iTRAQ-based proteomic analysis of sublethally injured Escherichia coli O157:H7 cells induced by high pressure carbon dioxide

3Citations
Citations of this article
5Readers
Mendeley users who have this article in their library.

Abstract

High pressure carbon dioxide (HPCD) could cause sublethally injured cells (SICs), which may cause food poisoning and spoilage during food storage and limit its application. Therefore, the formation of SICs of Escherichia coli O157:H7 was investigated by isobaric tag for relative and absolute quantification (iTRAQ) proteomic methods in this study for better controlling the SICs induced by HPCD. A total of 2,446 proteins was identified by iTRAQ, of which 93 and 29 were significantly differentially expressed in the SICs compared with live control cells (CKL) and dead control cells (CKD), respectively. Among the 93 differentially expressed proteins (DEP) in the SICs compared with CKL, 65 proteins showed down-regulation and 28 showed up-regulation. According to the comprehensive proteome coverage analysis, the SICs survived under HPCD by reducing carbohydrate decomposing, lipid transport and metabolism, amino acid transport and metabolism, transcription and translation, DNA replication and repair. Besides, the SICs showed stress response, DNA damage response and an increased carbohydrate transport, peptidoglycan synthesis and disulfide bond formation to HPCD. Among the 29 DEP in the SICs compared with CKD, 12 proteins showed down-regulation and 17 showed up-regulation. According to the comprehensive proteome coverage analysis, the SICs survived under HPCD by accumulation of cell protective agents like carbohydrates and amino acids, and decreasing transcription and translation activities. Results showed that the formation of the SICs with low metabolic activity and high survival ability was a survival strategy for E. coli O157:H7 against HPCD.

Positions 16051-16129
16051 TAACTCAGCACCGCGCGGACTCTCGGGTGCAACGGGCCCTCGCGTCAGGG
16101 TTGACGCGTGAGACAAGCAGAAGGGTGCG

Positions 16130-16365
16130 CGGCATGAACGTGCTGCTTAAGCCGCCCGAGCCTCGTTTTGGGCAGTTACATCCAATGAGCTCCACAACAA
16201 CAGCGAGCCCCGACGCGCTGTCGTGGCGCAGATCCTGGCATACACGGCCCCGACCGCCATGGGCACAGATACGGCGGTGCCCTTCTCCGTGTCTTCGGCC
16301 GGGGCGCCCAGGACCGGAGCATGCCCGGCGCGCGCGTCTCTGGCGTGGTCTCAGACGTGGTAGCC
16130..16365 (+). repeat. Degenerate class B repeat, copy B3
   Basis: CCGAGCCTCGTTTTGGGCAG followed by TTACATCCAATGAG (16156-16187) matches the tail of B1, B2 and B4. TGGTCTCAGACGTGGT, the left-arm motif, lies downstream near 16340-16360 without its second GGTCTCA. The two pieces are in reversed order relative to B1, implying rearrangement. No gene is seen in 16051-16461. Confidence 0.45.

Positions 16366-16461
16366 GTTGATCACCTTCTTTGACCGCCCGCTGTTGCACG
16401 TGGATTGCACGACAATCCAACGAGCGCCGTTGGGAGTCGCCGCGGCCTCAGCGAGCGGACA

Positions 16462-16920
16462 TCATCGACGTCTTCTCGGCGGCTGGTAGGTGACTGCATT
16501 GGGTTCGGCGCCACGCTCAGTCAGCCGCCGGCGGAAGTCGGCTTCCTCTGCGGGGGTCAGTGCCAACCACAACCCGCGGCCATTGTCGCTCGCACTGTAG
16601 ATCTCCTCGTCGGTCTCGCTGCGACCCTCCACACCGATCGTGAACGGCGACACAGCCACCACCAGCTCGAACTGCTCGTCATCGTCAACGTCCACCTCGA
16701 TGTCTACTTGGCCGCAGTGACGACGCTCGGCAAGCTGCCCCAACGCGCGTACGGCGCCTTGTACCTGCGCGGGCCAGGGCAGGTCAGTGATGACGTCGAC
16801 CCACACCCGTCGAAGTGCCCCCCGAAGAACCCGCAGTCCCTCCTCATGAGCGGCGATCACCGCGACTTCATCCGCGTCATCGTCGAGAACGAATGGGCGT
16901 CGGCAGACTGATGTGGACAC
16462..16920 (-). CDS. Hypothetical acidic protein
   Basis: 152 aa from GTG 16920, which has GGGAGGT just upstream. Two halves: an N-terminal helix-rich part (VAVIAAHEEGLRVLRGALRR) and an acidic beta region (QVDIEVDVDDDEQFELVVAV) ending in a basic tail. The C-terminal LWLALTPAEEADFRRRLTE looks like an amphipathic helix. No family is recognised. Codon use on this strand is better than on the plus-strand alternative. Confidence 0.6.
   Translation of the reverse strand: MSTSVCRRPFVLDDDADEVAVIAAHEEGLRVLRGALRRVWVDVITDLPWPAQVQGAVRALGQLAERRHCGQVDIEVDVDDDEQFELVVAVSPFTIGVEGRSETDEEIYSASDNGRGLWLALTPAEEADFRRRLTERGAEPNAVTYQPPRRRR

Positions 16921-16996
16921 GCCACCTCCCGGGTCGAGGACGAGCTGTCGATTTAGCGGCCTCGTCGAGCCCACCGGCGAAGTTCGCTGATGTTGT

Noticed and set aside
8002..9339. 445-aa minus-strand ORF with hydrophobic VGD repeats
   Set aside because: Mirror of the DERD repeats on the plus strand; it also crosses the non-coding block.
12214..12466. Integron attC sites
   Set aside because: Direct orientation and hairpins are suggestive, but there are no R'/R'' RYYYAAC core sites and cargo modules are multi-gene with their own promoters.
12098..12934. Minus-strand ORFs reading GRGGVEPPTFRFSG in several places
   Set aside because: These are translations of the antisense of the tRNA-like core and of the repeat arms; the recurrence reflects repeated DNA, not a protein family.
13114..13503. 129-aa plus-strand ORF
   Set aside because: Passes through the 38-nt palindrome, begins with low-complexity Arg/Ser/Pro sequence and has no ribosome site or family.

Cite

CITATION STYLE

APA

Bi, X., Wang, Y., Hu, X., & Liao, X. (2017). iTRAQ-based proteomic analysis of sublethally injured Escherichia coli O157:H7 cells induced by high pressure carbon dioxide. Frontiers in Microbiology, 8(DEC). https://doi.org/10.3389/fmicb.2017.02544

Register to see more suggestions

Mendeley helps you to discover research relevant for your work.

Already have an account?

Save time finding and organizing research with Mendeley

Sign up for free